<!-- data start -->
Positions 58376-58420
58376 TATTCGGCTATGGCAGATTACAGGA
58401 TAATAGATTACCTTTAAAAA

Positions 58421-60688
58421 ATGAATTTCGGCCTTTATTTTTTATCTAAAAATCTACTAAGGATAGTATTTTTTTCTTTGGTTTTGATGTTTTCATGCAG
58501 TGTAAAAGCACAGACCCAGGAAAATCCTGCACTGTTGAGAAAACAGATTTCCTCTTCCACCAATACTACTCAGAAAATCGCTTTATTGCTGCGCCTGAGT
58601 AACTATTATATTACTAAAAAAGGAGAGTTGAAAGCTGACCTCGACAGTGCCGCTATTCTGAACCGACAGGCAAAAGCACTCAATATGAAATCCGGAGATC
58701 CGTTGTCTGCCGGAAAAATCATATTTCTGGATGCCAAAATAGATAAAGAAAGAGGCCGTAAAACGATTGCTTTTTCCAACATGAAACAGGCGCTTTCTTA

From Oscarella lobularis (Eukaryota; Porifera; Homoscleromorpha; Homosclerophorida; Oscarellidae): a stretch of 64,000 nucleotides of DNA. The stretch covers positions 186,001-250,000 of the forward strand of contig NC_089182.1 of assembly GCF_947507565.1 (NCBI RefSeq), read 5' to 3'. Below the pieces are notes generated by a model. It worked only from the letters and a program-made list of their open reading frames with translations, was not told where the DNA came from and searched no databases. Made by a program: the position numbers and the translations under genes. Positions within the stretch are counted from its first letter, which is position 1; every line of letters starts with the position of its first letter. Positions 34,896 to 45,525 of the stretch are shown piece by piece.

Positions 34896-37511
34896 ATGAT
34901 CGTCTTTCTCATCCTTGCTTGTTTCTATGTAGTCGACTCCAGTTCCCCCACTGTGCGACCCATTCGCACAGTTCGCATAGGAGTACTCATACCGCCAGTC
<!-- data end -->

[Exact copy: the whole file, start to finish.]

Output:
Positions 58376-58420
58376 TATTCGGCTATGGCAGATTACAGGA
58401 TAATAGATTACCTTTAAAAA

Positions 58421-60688
58421 ATGAATTTCGGCCTTTATTTTTTATCTAAAAATCTACTAAGGATAGTATTTTTTTCTTTGGTTTTGATGTTTTCATGCAG
58501 TGTAAAAGCACAGACCCAGGAAAATCCTGCACTGTTGAGAAAACAGATTTCCTCTTCCACCAATACTACTCAGAAAATCGCTTTATTGCTGCGCCTGAGT
58601 AACTATTATATTACTAAAAAAGGAGAGTTGAAAGCTGACCTCGACAGTGCCGCTATTCTGAACCGACAGGCAAAAGCACTCAATATGAAATCCGGAGATC
58701 CGTTGTCTGCCGGAAAAATCATATTTCTGGATGCCAAAATAGATAAAGAAAGAGGCCGTAAAACGATTGCTTTTTCCAACATGAAACAGGCGCTTTCTTA

From Oscarella lobularis (Eukaryota; Porifera; Homoscleromorpha; Homosclerophorida; Oscarellidae): a stretch of 64,000 nucleotides of DNA. The stretch covers positions 186,001-250,000 of the forward strand of contig NC_089182.1 of assembly GCF_947507565.1 (NCBI RefSeq), read 5' to 3'. Below the pieces are notes generated by a model. It worked only from the letters and a program-made list of their open reading frames with translations, was not told where the DNA came from and searched no databases. Made by a program: the position numbers and the translations under genes. Positions within the stretch are counted from its first letter, which is position 1; every line of letters starts with the position of its first letter. Positions 34,896 to 45,525 of the stretch are shown piece by piece.

Positions 34896-37511
34896 ATGAT
34901 CGTCTTTCTCATCCTTGCTTGTTTCTATGTAGTCGACTCCAGTTCCCCCACTGTGCGACCCATTCGCACAGTTCGCATAGGAGTACTCATACCGCCAGTC